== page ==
The Colosseum is beautiful at night. It is a series of graceful forms, fairly well lit. But there is a thrill to be inside this incredible structure by day. To know that beyond thousands of years ago, you are experiencing a place with similar light and air. Getting a sensibility of the structure as it might have been first intended. Stairways still intact, but inaccessible give you a sense of direction of movement, and then the site with the surrounding architecture.
At the wonderful Museo della Civiltà Romana (Museum of the Roman Civilization), you get to see plaster reconstructions of anything, including the Colloseo as it might have been. This sports staduim with a covered basement, now exposed, which held both animals and people featured in the show. The final move away from the Greek hillside ampitheater, like the one on the Akropoli in Athens (below), to a freestanding structure.
It is amazing to see how much good detail is still intact, and there is still enough there to get a sensibility of what it must have been like. Despite what we have become this stadium still serves us as model. It is funny to see the structure with the most important thing, the seating, gone. Only the sports have changed most would argue.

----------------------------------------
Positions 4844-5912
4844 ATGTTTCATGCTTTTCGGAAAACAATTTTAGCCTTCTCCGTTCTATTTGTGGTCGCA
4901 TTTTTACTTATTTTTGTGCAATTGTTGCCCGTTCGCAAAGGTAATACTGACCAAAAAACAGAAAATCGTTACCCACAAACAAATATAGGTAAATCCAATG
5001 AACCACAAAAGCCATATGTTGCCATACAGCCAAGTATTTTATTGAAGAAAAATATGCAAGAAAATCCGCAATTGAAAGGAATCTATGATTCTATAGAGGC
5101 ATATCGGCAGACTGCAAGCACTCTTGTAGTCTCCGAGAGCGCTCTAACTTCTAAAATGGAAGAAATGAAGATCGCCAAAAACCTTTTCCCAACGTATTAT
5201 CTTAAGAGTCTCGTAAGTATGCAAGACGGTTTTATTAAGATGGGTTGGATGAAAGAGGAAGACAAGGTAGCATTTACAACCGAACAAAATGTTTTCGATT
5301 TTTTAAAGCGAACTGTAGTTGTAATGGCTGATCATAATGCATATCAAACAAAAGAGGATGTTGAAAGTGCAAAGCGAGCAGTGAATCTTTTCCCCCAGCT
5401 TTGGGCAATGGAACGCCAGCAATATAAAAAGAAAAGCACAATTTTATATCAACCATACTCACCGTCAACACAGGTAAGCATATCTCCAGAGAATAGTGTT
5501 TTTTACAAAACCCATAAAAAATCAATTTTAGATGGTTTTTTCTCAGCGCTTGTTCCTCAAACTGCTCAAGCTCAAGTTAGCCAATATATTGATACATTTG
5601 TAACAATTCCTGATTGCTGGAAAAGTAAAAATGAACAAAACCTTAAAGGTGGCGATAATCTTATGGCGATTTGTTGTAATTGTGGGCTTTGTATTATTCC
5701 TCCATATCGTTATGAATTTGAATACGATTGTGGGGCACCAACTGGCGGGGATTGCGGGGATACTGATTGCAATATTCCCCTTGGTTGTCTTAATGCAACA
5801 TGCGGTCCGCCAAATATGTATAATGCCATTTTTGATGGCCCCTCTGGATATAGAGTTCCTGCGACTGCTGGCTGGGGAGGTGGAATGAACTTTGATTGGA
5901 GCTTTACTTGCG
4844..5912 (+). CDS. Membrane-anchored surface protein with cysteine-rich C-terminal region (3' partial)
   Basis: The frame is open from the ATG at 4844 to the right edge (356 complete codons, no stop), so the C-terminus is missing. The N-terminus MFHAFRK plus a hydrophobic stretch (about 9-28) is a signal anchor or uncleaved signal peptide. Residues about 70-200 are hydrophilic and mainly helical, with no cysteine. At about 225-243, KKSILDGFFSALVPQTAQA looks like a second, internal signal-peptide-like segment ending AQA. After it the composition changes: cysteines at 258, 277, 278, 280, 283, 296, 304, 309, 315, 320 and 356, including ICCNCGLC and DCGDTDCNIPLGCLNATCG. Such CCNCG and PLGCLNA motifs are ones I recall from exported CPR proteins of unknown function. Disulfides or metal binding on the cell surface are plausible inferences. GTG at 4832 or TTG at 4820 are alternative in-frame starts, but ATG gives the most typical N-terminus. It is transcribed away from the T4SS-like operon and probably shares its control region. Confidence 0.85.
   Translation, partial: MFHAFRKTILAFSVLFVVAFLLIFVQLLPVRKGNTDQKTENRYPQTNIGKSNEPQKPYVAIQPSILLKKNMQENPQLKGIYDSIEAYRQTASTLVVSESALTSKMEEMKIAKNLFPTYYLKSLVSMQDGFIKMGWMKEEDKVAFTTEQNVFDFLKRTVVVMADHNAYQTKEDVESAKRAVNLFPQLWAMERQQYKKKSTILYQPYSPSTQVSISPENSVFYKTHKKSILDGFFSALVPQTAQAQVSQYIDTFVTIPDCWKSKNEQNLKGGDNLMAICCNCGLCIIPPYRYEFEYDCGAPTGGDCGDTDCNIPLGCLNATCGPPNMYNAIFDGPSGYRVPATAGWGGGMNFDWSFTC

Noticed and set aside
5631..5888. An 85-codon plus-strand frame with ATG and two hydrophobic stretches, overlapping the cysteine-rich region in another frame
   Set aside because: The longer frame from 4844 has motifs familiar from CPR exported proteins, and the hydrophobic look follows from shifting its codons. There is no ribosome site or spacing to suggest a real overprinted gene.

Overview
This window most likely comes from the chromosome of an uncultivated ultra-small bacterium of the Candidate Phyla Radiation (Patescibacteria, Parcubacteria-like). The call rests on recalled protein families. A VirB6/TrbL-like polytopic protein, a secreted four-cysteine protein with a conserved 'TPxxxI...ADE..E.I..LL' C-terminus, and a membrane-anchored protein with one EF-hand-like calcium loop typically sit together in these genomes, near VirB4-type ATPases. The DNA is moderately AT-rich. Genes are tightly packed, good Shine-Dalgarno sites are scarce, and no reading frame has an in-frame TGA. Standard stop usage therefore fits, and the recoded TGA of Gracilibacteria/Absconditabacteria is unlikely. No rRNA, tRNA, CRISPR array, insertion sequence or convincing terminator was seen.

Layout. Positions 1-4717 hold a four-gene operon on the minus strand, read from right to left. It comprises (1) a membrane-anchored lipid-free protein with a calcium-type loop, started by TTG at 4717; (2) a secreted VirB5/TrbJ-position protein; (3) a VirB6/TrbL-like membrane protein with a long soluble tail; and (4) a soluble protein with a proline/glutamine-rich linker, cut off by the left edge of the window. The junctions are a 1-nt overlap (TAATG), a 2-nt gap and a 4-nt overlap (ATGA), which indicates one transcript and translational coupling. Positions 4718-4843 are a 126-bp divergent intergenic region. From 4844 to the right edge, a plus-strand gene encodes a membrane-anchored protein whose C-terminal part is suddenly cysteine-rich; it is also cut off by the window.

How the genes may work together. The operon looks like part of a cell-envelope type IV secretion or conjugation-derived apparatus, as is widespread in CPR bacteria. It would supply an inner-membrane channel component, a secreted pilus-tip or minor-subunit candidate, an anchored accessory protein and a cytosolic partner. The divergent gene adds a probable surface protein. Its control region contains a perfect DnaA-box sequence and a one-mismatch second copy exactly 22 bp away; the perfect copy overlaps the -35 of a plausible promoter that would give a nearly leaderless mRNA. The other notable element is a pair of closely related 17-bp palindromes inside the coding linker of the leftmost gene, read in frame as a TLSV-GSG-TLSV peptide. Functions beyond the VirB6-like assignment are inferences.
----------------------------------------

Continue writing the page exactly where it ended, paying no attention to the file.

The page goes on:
The genius of the Romans to have established modern looking cities, complex and crowded. The models made it look like cities of today, with the exception of a few structures which would do better in the mall of DC, than most newly established cities. I remember in Fellini’s Satyricon seeing how the apartments were high, several stories. I had read about it, but no one had represented it before.
The museum may be kind of a hokey idea Mussolini had in his head, but the change of seeing a scale model of what we see today as ruins, in bits and pieces, gives us many ideas about city planning and how little we actually have changed.